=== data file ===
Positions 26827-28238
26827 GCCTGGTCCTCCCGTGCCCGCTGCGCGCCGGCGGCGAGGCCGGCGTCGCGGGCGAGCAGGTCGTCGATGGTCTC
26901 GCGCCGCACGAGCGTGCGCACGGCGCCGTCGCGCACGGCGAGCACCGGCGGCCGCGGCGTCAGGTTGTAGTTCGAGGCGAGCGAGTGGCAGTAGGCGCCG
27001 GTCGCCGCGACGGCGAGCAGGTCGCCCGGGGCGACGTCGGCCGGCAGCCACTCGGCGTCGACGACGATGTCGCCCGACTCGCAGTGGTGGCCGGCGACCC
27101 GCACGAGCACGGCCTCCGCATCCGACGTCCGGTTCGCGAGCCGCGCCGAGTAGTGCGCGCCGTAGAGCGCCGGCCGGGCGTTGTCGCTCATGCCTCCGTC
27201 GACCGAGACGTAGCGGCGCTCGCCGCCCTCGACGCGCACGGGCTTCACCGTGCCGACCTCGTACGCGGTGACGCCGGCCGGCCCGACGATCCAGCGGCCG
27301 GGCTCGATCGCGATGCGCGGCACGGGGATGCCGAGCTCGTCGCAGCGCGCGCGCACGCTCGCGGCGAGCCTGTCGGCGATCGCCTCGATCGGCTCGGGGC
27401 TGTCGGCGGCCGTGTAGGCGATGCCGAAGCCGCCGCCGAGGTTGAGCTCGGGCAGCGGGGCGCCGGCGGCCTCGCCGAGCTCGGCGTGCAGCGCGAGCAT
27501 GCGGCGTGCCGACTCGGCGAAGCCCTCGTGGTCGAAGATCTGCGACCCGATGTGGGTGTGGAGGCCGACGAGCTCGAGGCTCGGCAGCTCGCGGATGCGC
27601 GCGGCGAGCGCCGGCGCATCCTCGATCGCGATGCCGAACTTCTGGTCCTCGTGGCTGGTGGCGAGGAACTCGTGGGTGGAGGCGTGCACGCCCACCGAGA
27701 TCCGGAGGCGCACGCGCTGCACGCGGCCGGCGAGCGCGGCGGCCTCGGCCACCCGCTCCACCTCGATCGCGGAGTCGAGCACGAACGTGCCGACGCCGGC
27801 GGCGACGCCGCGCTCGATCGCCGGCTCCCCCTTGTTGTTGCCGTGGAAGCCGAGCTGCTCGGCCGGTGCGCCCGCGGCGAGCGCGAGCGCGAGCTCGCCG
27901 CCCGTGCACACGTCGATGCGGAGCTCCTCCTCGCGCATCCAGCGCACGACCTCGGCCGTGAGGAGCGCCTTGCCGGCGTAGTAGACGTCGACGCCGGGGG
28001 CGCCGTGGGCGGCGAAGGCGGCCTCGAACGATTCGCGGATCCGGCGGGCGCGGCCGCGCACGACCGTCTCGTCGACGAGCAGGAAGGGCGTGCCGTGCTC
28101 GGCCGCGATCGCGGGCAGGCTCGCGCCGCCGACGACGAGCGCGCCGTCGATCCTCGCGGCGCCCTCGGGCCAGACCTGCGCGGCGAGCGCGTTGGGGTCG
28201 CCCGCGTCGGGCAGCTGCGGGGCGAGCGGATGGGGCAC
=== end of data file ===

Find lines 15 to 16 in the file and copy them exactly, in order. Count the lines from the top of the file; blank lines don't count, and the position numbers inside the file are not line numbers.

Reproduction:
28101 GGCCGCGATCGCGGGCAGGCTCGCGCCGCCGACGACGAGCGCGCCGTCGATCCTCGCGGCGCCCTCGGGCCAGACCTGCGCGGCGAGCGCGTTGGGGTCG
28201 CCCGCGTCGGGCAGCTGCGGGGCGAGCGGATGGGGCAC